Friday Slide Scan #3 is from 1988: a dark waterfront in Wales, and a side-trip into the Black Book of Carmarthen.
There’s a story that goes with this one. At this point I was working on the Oxford English Dictionary project and, since I was traveling to Britain often, combined one trip with a driving vacation around the South and West. I had been in contact with the Geiriadur Prifysgol Cymru or Dictionary of the Welsh Language, who had been looking at some of the same problems faced by the OED. Since we were planning to drive through Wales, I offered to drop by. We had a nice afternoon talking about computational lexicography.
The dictionary was at that time in the National Library, which also houses some famous books including the Black Book of Carmarthen. So when we were finished, I asked the guys if the Black Book were on display, because I’d like to go see it. They said “It’s not on display, but that’s OK” and we wandered through the basement hallways to the vault, went in, and they took it off the shelves and put it in my hands! It’s astounding; the 750-year-old illuminations looked like they’d been done yesterday, colour and lustre leaping off the page. No, I didn’t take a picture.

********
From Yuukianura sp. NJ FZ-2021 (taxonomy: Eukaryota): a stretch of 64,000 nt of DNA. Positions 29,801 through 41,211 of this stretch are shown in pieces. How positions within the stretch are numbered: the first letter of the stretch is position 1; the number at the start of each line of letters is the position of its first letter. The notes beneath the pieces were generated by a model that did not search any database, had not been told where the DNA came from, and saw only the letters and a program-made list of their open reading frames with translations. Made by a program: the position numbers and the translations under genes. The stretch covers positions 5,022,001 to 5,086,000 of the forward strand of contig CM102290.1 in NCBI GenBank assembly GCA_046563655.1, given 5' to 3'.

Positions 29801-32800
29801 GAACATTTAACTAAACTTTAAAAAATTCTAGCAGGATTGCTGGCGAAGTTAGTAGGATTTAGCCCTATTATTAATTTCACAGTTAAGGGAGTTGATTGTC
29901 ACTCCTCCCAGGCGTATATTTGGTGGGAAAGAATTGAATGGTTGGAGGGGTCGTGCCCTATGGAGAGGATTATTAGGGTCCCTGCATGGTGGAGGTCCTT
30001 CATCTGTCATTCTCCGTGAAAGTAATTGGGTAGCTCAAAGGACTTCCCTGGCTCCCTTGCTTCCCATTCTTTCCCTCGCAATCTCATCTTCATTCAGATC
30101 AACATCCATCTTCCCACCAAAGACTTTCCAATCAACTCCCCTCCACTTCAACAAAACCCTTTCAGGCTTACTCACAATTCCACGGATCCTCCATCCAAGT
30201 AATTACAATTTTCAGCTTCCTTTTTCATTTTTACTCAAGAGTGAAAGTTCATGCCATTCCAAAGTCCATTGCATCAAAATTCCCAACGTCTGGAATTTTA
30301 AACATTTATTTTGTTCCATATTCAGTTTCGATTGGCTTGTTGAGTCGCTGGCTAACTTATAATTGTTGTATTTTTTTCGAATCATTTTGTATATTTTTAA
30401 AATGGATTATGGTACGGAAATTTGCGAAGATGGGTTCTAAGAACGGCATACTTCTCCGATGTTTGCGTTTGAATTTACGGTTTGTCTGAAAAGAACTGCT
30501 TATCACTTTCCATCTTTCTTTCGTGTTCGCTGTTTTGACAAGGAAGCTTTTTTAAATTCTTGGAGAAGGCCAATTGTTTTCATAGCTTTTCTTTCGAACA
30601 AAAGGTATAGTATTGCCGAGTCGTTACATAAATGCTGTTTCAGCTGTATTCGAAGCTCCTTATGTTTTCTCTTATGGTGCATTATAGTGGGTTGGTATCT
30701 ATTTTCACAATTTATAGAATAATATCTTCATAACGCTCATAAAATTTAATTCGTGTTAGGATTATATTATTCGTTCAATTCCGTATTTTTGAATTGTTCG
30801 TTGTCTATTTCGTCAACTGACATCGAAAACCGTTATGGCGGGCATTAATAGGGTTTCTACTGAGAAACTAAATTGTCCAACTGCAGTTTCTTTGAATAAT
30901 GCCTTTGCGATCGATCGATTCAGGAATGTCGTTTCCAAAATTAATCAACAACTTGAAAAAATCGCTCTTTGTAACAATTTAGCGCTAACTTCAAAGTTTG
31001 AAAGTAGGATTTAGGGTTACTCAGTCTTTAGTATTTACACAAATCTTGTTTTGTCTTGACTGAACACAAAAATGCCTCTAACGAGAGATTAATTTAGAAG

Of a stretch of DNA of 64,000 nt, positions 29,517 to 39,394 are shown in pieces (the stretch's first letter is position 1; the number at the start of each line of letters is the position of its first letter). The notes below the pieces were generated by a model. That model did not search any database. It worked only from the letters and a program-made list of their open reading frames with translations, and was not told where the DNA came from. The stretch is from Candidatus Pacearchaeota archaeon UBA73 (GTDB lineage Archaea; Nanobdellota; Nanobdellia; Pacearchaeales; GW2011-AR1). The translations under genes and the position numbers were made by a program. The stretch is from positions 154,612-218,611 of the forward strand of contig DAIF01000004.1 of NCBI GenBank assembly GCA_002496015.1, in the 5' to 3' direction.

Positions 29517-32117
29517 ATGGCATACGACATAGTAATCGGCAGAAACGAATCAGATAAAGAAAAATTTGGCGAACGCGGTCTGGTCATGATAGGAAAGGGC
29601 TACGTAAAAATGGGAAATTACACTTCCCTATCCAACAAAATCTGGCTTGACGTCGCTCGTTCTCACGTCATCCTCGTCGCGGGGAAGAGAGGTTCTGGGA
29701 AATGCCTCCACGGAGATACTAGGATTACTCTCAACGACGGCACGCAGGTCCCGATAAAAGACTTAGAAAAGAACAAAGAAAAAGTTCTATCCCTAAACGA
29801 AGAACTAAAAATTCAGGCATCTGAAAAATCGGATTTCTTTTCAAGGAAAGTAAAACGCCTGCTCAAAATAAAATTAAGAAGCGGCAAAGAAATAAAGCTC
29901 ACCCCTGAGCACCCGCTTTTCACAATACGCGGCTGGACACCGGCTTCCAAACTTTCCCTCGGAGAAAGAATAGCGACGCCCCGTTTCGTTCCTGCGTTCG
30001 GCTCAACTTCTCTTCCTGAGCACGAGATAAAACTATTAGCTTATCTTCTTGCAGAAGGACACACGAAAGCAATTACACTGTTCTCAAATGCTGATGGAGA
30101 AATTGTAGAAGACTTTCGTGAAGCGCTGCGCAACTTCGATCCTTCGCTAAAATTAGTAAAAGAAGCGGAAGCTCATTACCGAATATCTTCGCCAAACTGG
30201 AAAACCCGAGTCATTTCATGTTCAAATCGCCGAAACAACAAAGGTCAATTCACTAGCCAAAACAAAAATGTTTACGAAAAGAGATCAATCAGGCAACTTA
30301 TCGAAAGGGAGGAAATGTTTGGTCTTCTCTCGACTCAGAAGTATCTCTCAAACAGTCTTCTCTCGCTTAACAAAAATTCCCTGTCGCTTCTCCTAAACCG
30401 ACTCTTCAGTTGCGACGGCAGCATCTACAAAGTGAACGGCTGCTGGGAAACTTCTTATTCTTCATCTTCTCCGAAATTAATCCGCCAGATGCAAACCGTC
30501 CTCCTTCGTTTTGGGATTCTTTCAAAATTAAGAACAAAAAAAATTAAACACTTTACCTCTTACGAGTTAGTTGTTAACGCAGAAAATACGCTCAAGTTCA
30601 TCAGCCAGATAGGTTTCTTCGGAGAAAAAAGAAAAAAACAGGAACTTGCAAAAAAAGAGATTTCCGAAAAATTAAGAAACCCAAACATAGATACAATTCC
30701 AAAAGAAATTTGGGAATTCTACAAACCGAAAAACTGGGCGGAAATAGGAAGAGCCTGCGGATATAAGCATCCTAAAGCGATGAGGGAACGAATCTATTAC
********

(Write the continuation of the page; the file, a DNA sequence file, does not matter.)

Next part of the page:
Images in the Friday Slide Scans are from 35mm slides taken between 1955 and 2003 by (in rough chronological order) Bill Bray, Tim Bray, Cath Bray, and Lauren Wood; when I know exactly who took one, I’ll say. Most but not all of the slides were on Kodachrome; they were digitized using a Nikon CoolScan 4000 ED scanner and cleaned up by a combination of the Nikon scanning software and PhotoShop Elements.